How Google aims to simplify your life with AI
By RYAN NAKASHIMA and MAE ANDERSON
AP Technology Writers
MOUNTAIN VIEW, Calif.
Google put the spotlight on its artificial intelligence smarts at its annual developers conference this month, announcing new consumer features aimed at simplifying your life.
Many of the updates have a practical bent, designed to ease tasks such as composing emails, making lists, navigating city streets and lessening the digital distractions that have increasingly addled people’s lives as a result of previous tech industry innovations.
One of the biggest crowd-pleasers for the thousands of software developers who gathered at the outdoor conference was an augmented reality feature on Google Maps that helps people get walking directions. Users will be able to follow arrows – or possibly a cartoon-like creature – that appear on a camera view showing the actual street in front of them.
Some new features for Android phones also aim to improve people’s digital well-being, including a new “shush” mode that automatically puts a phone in “do not disturb” mode if you flip it face down on a table. And a “wind down” mode will fade the screen to grey at a designated time to help you disconnect before bed.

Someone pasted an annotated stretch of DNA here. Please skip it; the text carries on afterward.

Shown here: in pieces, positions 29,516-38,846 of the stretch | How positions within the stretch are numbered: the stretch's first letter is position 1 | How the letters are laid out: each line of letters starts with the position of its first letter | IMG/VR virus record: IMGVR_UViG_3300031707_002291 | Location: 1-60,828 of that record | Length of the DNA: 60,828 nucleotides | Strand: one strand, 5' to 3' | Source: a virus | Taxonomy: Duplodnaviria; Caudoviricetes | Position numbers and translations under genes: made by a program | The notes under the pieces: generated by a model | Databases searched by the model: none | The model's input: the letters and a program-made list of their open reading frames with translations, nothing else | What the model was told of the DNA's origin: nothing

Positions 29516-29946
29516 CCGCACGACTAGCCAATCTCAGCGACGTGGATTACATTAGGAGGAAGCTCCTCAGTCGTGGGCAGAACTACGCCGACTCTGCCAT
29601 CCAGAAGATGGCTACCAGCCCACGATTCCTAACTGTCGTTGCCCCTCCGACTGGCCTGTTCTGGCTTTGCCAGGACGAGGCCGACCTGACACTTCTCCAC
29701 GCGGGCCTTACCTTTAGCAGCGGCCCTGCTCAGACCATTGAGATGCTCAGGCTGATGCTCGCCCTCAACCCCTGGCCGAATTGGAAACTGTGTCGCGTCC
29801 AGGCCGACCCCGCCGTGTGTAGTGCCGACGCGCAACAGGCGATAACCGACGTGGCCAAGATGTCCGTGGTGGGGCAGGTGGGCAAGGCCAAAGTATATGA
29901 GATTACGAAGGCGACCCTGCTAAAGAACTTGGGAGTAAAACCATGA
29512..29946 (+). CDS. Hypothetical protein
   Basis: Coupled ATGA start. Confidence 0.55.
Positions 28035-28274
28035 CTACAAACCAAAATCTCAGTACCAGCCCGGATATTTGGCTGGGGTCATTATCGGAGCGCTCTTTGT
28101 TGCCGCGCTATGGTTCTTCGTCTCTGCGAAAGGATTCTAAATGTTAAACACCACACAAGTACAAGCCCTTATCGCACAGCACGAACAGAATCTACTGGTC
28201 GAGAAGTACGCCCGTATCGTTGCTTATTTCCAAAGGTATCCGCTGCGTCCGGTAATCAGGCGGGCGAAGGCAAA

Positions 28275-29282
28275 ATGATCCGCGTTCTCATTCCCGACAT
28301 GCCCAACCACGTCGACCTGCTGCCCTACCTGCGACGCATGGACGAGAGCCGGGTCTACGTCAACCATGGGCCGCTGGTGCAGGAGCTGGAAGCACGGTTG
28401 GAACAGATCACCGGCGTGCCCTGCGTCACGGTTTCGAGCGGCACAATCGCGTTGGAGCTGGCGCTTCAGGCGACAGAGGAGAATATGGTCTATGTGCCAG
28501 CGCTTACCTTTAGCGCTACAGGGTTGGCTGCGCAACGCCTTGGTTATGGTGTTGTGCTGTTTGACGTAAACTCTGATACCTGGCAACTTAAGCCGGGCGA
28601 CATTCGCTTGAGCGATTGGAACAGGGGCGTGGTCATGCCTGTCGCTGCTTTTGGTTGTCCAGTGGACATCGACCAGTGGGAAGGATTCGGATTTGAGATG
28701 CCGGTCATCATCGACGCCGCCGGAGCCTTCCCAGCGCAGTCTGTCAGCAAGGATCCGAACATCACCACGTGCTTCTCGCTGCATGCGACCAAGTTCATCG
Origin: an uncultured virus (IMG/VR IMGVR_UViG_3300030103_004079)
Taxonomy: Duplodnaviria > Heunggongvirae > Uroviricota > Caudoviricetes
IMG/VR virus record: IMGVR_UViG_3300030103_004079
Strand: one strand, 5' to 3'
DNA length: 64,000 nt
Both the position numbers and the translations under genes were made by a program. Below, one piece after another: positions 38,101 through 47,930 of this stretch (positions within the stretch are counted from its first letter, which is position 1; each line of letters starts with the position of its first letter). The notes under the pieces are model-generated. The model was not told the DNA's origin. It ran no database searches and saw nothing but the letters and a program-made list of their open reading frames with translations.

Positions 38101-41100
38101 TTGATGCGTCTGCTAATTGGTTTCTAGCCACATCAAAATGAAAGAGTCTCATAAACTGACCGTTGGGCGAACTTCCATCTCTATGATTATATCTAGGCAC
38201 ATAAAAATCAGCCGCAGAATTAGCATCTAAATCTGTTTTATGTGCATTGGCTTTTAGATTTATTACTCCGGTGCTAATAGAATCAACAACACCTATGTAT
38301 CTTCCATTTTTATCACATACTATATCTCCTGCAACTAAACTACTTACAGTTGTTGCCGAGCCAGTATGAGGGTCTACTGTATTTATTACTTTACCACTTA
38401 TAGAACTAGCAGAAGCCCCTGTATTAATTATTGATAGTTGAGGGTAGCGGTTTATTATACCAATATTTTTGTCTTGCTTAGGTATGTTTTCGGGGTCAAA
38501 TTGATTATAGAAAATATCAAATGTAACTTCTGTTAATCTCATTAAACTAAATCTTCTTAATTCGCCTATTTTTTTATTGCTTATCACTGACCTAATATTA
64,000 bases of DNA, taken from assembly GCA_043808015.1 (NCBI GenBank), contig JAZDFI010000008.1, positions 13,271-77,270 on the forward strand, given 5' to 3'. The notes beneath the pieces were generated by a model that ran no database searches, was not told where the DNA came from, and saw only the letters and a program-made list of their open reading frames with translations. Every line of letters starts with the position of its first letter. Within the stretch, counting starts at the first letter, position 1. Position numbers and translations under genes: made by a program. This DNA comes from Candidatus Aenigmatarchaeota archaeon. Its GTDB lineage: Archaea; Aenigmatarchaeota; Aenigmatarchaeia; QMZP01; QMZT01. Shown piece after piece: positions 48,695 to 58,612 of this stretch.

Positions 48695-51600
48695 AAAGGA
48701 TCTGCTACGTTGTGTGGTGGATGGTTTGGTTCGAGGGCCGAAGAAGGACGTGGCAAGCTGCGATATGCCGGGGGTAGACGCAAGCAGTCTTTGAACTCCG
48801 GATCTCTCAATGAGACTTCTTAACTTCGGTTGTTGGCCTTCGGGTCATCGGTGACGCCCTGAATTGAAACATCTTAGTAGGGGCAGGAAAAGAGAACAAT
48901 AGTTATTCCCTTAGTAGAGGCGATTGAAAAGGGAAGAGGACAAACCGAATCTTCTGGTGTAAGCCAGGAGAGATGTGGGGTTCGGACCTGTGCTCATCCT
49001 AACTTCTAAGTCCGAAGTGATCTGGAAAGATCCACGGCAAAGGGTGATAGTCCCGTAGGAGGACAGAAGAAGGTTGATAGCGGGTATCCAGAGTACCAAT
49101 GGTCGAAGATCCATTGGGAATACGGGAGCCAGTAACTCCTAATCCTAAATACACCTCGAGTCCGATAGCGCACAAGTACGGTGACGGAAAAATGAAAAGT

The company’s digital concierge, known only as the Google Assistant, is getting new voices – including one based on that of musician John Legend – later this year. It will also encourage kids to be polite by thanking them when they say please, similar to a feature Amazon is bringing to its Alexa voice assistant.
The assistant may also soon be talking with ordinary people at businesses for tasks such as restaurant reservations, although the feature is still in development.
“Hi, I’m calling to book a hair appointment for a client,” said a realistic-sounding automated voice in a demo from the conference stage. The AI assistant deployed pauses and “ums” and “mmm-hmms” to sound more human in conversation with real people.
Google said it will roll out the technology, called Duplex, as an experiment in coming weeks. “We really want to work hard to get this right,” said Google CEO Sundar Pichai, who kicked off the conference, known as Google I/O.
Other changes are more immediate. Gmail is getting an autocomplete feature that uses machine learning to offer suggestions for finishing half-completed sentences, and the Google Photos app aims to get smarter about suggesting who you might want to share photos with.